Proceedings Magazine - March 2000 Vol. 126/3/1,165

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  • World Navies in Review
    By A. D. Baker III
  • International Navies Photo Contest Winner

    First Prize: Keesnan Dogger

    Audiovisual Service, Royal Netherlands Navy

    "What's Up?"


  • Stop Mandatory Anthrax Vaccinations
    By An Anonymous Military Officer

    Sidebar: A Case for Anonymity

    . . . the only prudent and ethical course of action is an immediate termination of the mandatory anthrax vaccination policy—or at...

  • Gutless Giant?
    By Jeffrey Record

    Record argues that the Clinton administration's performance during the Kosovo crisis earlier this year confirms a growing post-Cold War suspicion: America's military and political leadership lacks the guts to use force effectively...

  • World Naval Developments: The China Puzzle Continues to Baffle the West
    By Norman Friedman

    Friedman puts the current foreign policy questions regarding China in a historical context. The historical record suggests that China's vision for the future could have disastrous results.

  • Comment and Discussion

    "Gender and the Civil-Military Gap"

    (See S. Lister, pp. 50-53, January 2000; T. O'Connell, T. Romero, p. 16, February 2000 Proceedings)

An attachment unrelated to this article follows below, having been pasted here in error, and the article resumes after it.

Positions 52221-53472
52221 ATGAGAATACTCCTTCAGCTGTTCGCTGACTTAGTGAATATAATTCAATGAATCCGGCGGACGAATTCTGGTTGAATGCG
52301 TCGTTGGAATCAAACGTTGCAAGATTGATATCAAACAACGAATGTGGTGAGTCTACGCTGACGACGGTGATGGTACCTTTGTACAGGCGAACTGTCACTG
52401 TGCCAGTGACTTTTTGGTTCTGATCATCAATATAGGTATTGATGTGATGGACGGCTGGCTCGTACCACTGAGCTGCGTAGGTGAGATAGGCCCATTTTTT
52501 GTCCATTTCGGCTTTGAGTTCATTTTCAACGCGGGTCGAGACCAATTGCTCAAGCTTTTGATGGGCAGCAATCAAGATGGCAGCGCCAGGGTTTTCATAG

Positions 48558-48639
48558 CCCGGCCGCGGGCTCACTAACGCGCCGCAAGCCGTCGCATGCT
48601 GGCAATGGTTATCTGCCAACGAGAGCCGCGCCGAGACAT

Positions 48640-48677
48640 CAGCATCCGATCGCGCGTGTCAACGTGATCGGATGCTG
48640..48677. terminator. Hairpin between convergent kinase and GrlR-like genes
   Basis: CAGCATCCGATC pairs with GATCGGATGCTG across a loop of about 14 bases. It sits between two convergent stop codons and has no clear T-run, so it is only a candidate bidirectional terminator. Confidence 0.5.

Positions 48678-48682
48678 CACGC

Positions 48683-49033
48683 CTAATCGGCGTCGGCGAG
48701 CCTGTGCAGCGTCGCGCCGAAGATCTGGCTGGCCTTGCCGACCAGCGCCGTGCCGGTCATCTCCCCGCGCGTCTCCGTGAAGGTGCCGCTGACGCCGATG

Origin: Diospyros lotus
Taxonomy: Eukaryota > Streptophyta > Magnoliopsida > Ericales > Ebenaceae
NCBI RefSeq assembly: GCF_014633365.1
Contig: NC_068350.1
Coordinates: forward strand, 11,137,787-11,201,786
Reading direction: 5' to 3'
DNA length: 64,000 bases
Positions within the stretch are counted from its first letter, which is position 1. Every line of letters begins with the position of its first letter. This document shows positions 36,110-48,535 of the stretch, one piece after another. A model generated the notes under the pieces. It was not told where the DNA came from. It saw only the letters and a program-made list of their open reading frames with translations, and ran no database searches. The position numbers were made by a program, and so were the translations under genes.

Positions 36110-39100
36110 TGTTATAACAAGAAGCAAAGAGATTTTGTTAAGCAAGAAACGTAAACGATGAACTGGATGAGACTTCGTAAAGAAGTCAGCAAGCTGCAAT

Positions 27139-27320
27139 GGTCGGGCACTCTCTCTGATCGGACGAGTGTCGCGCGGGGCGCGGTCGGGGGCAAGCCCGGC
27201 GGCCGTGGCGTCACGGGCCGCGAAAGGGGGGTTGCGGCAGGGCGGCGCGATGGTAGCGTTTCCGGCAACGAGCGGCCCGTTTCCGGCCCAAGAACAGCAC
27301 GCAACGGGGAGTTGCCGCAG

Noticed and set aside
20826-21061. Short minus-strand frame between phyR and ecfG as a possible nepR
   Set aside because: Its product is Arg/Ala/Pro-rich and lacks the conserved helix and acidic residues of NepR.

Lieutenant Colonel Christopher J. Lewis, U.S. Marine Corps Reserve...

  • No Room for "Nice to Haves"
    By Rear Admiral Chris Bennett, South African Navy (Retired)

    Prize Winner, International Navies Essay Contest

    Southern Africa's naval planners cannot afford to be carried away by the images of more powerful navies' top-of-the-line warships. The primary focus for all regional...

  • Don't Forget the Med
    By Commander Michele Cosentino, Italian Navy

    First Honorable Mention, International Navies Essay Contest

    The U.S. Navy has a long history of protecting and promoting security in the Mediterranean with forward-deployed assets. As Mediterranean forces are diverted to other...

  • A Legacy Presence
    By Commander Michele Cosentino, Italian Navy

    Since the early days of 19th century, U.S. forces have been deeply involved in Mediterranean naval history.

    The first issue of U.S. concern in the Med was the renewed attacks against American shipping at the beginning of 1800 by the so-...

  • Should We Fear Third World Nuclear Submarines?
    By Commander Leonam dos Santos Guimaraes, Brazilian Navy

    Several Third World countries are contemplating the development of nuclear attack submarines to augment their diesel-electric fleets. Are nuclear submarines a first step toward the acquisition of nuclear weapons—or simply part of a...

  • The Birth of the Ukrainian Navy
    By Vice Admiral Mykhailo B. Yezhel, Ukrainian Navy

    Established around a core of former Soviet vessels the 21st-century Ukrainian Navy is looking westward for new partners and allies.